The Communist Synthesizers: Chapter 2
This is the second chapter of my story on the seminal American rock and roll band, The Communist Synthesizers. For Chapter One, click these words.
What made my search to find the band in 2020 all the more difficult was that by now there were loads of bands with the name Communist Synthesizers. Synchronicity and the collective unconscious being what they are, none of them probably were inspired by or knew anything about the original Detroit band of that name. It’s like trying to look up your high school punk rock band, in my case, the Panics, and finding out that there was an Australian band called Panic. Even Panics radio on Spotify will confuse the two bands. I was also in a post-high school band called The, and only found out years later that there was some poseur band that stole our name and doubled it to The The. Typical.
I really wanted to find this band. Were they still together? They weren’t on Bandcamp or Myspace or Facebook. There was a reference to them on the encyclopedic Pun Krock site. It said something to the effect of “70’s Detroit hardcore band known for their gaudy plumage and other flamboyant affectations.” Hardcore punk wasn’t a thing in the 70s, so I don’t know what they were talking about. In any case, when I went back to the Pun Krock web page it was gone, the domain listed for sale. So that was a dead end.
I looked up the Squirrel House, where I had seen them in ’87 and it was gone too, replaced by a strip mall. There was a salon called “Hair We Go Again!”, a custom hub cap place called “L Ron Hub Cap,” and a used tire rod and donut shop, whose name I forget. But this was all part of hipster New Detroit, so they probably sold single origin, artisan tire rods from enslaved monkeys poached from an organic coconut milk farm.
I didn’t even know the singer’s name, since when I asked in ’87, they had only told me that they didn’t believe in labels, and the email I received from them was signed, “you know…me.”
As luck would have it, I got my break in a similar fashion to the break I had back when they came on over the radio in Detroit. I was working at a high-end sweat shop on Newbury Street in Boston. It’s literally a sweat shop — they sell tiny bottles of the sweat of Olympic athletes and famous actors. The John Malkovich sweat never sold, so I have a whole box of it under my bathroom sink.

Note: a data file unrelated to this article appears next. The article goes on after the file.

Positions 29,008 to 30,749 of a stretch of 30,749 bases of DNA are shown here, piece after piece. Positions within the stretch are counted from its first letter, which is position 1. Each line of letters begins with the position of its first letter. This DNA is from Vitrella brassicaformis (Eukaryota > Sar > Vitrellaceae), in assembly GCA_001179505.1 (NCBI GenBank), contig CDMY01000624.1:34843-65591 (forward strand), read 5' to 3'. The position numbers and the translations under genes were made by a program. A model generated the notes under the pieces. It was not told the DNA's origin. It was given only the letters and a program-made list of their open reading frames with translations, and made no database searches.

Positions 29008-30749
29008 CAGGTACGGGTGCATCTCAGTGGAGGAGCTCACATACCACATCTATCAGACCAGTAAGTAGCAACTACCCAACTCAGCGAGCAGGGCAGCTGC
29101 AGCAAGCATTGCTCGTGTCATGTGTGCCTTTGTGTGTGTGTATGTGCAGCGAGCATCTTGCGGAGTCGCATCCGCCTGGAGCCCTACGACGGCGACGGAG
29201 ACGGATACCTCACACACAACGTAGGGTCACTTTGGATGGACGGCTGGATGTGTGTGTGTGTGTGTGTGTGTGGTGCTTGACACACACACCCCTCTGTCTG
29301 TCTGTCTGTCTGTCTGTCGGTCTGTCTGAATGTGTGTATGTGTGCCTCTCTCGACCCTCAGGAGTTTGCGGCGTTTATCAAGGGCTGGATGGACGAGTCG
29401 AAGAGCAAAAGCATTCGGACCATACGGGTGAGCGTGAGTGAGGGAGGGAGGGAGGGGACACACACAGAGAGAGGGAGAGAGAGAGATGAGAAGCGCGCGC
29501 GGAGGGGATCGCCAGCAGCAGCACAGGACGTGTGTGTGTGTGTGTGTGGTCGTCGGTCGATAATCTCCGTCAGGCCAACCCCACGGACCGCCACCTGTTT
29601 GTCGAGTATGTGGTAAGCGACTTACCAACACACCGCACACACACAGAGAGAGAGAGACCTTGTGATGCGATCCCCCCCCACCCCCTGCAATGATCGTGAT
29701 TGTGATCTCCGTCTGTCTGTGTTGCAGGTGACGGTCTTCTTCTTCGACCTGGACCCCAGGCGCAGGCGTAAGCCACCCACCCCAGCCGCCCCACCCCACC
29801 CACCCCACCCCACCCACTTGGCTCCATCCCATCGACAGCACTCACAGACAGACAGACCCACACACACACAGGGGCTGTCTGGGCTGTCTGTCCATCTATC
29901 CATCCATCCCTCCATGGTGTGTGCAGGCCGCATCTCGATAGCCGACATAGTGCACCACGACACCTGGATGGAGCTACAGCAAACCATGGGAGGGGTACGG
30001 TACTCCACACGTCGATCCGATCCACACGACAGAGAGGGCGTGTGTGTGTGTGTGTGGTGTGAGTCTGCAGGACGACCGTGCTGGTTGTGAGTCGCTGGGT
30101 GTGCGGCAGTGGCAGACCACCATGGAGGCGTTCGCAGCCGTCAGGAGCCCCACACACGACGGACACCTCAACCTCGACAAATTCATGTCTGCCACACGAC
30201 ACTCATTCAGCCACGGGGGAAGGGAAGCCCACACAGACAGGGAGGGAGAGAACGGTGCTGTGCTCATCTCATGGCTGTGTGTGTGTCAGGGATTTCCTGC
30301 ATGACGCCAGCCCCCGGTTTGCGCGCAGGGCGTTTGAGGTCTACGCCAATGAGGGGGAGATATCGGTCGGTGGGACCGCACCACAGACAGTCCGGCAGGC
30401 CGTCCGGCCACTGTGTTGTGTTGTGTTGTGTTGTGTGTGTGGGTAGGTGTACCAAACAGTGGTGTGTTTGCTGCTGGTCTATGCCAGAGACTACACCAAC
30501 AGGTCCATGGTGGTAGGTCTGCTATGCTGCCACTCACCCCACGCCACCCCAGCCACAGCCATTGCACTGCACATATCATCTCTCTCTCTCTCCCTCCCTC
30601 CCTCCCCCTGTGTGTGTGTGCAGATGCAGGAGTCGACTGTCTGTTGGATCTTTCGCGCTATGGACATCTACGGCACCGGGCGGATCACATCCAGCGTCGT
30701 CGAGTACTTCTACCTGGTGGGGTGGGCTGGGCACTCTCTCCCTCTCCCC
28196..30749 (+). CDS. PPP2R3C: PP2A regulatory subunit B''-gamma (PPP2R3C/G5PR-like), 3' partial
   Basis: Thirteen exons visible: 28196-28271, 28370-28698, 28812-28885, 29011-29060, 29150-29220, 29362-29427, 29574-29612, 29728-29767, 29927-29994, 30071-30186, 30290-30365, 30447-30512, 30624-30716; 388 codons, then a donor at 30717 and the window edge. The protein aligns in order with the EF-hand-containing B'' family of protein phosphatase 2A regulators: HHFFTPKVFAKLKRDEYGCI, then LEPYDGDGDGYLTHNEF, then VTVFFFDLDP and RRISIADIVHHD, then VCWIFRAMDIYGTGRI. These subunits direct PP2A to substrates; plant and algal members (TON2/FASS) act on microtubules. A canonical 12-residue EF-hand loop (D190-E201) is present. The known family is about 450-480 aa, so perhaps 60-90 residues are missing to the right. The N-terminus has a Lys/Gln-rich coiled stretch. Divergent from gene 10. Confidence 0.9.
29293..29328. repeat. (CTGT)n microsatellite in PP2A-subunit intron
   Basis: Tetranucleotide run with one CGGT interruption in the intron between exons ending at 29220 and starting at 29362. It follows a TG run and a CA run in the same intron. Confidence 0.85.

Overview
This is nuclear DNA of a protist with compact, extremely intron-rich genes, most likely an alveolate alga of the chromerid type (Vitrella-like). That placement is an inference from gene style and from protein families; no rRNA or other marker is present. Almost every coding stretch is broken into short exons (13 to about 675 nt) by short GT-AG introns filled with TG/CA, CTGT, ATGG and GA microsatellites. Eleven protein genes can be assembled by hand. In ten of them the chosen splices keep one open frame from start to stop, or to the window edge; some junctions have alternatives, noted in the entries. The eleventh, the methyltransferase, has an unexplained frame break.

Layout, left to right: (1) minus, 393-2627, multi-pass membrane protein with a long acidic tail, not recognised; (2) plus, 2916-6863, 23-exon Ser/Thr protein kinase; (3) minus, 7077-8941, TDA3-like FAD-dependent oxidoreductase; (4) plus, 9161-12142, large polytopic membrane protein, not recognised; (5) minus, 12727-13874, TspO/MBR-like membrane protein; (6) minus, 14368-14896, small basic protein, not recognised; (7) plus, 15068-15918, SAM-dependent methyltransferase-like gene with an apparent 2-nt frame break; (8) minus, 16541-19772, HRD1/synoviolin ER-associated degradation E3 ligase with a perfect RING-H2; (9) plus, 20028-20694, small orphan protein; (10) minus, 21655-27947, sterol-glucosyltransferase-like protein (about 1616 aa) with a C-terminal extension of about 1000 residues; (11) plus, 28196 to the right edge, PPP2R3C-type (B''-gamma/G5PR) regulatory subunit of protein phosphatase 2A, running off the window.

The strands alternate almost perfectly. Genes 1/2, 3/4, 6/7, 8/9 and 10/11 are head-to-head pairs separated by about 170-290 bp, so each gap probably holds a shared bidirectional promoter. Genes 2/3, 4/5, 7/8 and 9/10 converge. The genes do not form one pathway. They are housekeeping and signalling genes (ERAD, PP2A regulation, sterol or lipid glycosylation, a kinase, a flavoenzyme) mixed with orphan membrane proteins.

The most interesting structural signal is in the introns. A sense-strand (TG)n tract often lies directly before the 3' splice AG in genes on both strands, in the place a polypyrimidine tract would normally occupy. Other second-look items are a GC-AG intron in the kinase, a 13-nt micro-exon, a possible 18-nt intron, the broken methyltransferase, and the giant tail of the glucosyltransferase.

I was doing my usual 2am-3:15am shift when Pandora was playing a familiar set of German avant guard music. Bands that you’ve heard of, like Das Boot and Anspruchsvolle Scheiße. But then in the middle of the recycled set of hit 80s industrial and pastoral German tunes, a familiar song came on. It was the Communist Synthesizers. I recognized it from their show at the Squirrel House. I couldn’t make out most of the lyrics through the sounds of what sounded like pianos being heaved off houseboats, but I did catch this much:
You don’t know what it’s like
Living with my brain
You don’t know what it’s like
To really be insane!
These lyrics were almost word for word the same as a poem I had written in 1984 when I was backpacking around Europe and was robbed of my diary, passport and bottlecap collection in Barcelona. Again, I was reminded how the collective zeitgeist can produce the same band names, lyrics and other ideas. I produced a show on access TV in Bloomington, Indiana called “Reality Bytes” a full two years before the movie “Reality Bites” came out. And I had the idea for avocado flavored tea at least a decade before that trend swept the nation.
It also struck me as odd that an American glam-punk band was in that German Pandora mix, so I texted my old friend Duscha. She’s a former fashion model and diamond thief living in Berlin who’s very plugged into underground German culture. Duscha told me that the Communist Synthesizers go by “TCS” or their German initials “DKS,” and are huge in the German Bathhouse Music and Hairpop scenes.
Americans were being shunned due to our criminal incompetence mishandling the pandemic, so much as I wanted to, I couldn’t go to Berlin to track down the band in person. Germany, however, was not being run by incompetent, infantile sociopaths, so they had Covid under control. Duscha said that she’d look the band up and ask them to get in touch with me.
Just as I read Duscha’s text telling me to sit tight while she looked for the band, my phone rang. It was an unlisted number.
“Hello?” I said, because that’s how I answer phone calls.
“Don’t call this number again.”
“I didn’t call this number.”
There was a pause of a few seconds, then, “Well you will, and when that happens, don’t call again.” They hung up.
I didn’t know if that call was connected to my search for the band, but it creeped me out, and I buried my phone in my backyard vegetable garden. I have a lot of phones buried there.
Next: Chapter Three, where all is revealed! Stay tuned!